8. Your I-485 will be denied. Adjustment of Status in your category (spouse of a permanent resident is in the F2A category, which is not in the Immediate Relative category) requires that you were in status at the time of filing I-485, and have never been out of status any time in the past. At the time you filed I-485, your previous status had already ended, and you just had a pending Extension of Status. Having a pending Extension of Status does not mean you have status. Therefore, your eligibility for I-485 depended on your Extension of Status being approved (and approved for a period of time that includes the date you filed I-485.) Your Extension of Status was denied, and therefore, you were not in status at the time you filed I-485 and you were therefore ineligible for I-485. (It should be noted that B2 extensions of status are only for 6 months at a time, so if your status ended in December 2017, even if your first Extension of Status were granted, the status granted would not have lasted until July 2018 anyway, so it still would not have allowed you to file I-485 at the time you did, unless you filed a second Extension of Status during the first 6 months, and both Extensions of Status were approved.) See Volume 7 Part B Chapter 3, section E-1 in the USCIS Policy Manual:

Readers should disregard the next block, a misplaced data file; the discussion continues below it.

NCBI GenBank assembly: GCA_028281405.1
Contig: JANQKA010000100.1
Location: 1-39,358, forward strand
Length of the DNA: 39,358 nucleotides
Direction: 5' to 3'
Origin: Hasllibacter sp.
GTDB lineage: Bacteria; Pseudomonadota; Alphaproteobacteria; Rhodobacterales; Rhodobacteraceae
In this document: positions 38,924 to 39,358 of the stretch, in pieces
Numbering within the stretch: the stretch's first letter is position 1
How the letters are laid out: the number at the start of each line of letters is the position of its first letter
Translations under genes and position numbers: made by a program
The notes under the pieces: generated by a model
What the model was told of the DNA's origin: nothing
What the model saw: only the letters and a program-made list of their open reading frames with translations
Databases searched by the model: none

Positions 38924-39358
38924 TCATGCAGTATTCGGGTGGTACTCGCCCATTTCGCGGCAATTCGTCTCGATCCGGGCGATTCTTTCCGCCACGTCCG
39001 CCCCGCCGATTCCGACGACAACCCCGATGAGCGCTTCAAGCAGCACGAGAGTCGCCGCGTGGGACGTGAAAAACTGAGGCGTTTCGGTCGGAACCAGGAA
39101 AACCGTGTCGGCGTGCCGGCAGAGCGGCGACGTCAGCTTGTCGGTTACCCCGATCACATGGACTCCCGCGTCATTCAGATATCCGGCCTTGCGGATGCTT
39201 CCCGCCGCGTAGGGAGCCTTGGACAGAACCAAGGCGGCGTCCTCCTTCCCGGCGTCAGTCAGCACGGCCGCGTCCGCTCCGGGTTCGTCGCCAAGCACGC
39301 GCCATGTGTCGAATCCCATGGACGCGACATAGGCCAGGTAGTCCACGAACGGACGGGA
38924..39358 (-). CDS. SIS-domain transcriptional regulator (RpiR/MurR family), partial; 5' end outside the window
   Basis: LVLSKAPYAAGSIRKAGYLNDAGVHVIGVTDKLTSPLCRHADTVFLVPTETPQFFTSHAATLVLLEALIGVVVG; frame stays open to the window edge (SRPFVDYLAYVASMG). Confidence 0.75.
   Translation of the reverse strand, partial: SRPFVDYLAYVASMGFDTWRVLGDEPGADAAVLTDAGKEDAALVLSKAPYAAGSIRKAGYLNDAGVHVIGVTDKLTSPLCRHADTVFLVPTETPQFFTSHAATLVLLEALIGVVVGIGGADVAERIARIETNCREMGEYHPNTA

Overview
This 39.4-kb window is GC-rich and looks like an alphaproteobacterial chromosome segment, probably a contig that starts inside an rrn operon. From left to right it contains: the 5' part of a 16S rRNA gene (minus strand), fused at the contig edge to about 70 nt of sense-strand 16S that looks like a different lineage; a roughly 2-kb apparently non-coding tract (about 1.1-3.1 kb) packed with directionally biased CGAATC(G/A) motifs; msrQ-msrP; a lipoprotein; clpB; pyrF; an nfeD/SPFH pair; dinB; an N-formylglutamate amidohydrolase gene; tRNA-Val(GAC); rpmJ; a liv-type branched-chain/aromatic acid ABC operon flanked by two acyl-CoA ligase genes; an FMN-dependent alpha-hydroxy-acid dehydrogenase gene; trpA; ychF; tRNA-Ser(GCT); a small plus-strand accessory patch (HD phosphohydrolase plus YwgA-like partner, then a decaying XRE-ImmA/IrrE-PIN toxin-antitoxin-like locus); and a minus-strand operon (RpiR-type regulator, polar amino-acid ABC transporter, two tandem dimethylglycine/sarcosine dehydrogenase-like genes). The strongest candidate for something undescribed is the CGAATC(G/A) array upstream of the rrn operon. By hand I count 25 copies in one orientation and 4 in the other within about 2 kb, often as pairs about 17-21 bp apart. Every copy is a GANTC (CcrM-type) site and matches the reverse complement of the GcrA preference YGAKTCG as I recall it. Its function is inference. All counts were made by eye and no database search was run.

9. newacct

    I539 pending

    Yes, she can. The second Extension of Status will depend on the first Extension of Status being approved for a period of time that includes the date the second one was filed.
  10. newacct

    expired greencard

    No. She will pretty much definitely be found to have abandoned residence.
  11. Yes. And they cannot leave the US until they get their green card or Advance Parole, or they would automatically abandon their AOS.
  12. newacct

    I-539 and visa stamps

    It doesn't have to be filed 45 days before the end of her stay. It just needs to be filed before the end of her stay. i.e. as long as it's officially received by USCIS before her status expires. It's when her status expires, as given on her I-94. It has nothing to do with her visa. She would need an unexpired visa to enter the US, regardless of whether or not she got an extension of status during her previous stay. "Status" is only something that exists when in the US. Extension of Status extends one's status during one particular stay. There is no "status" to extend while outside the US.
  13. newacct

    Am I Eligible for automatic extension?

    Your AOS has been pending for 6 years?
  14. newacct

    I-539 Approval

  15. newacct

    Extend of stay for B-2 Tourist visa

    She can file I-539 for Extension of Status before her I-94 expires (it needs to be officially received by USCIS before the I-94 expires). It might take 3-5 months to process the I-539, so if she files not long before her I-94 expires, and she only stays for 1-2 more months, chances are that it will still be pending when she leaves, so she has no risk of denial while she is still here.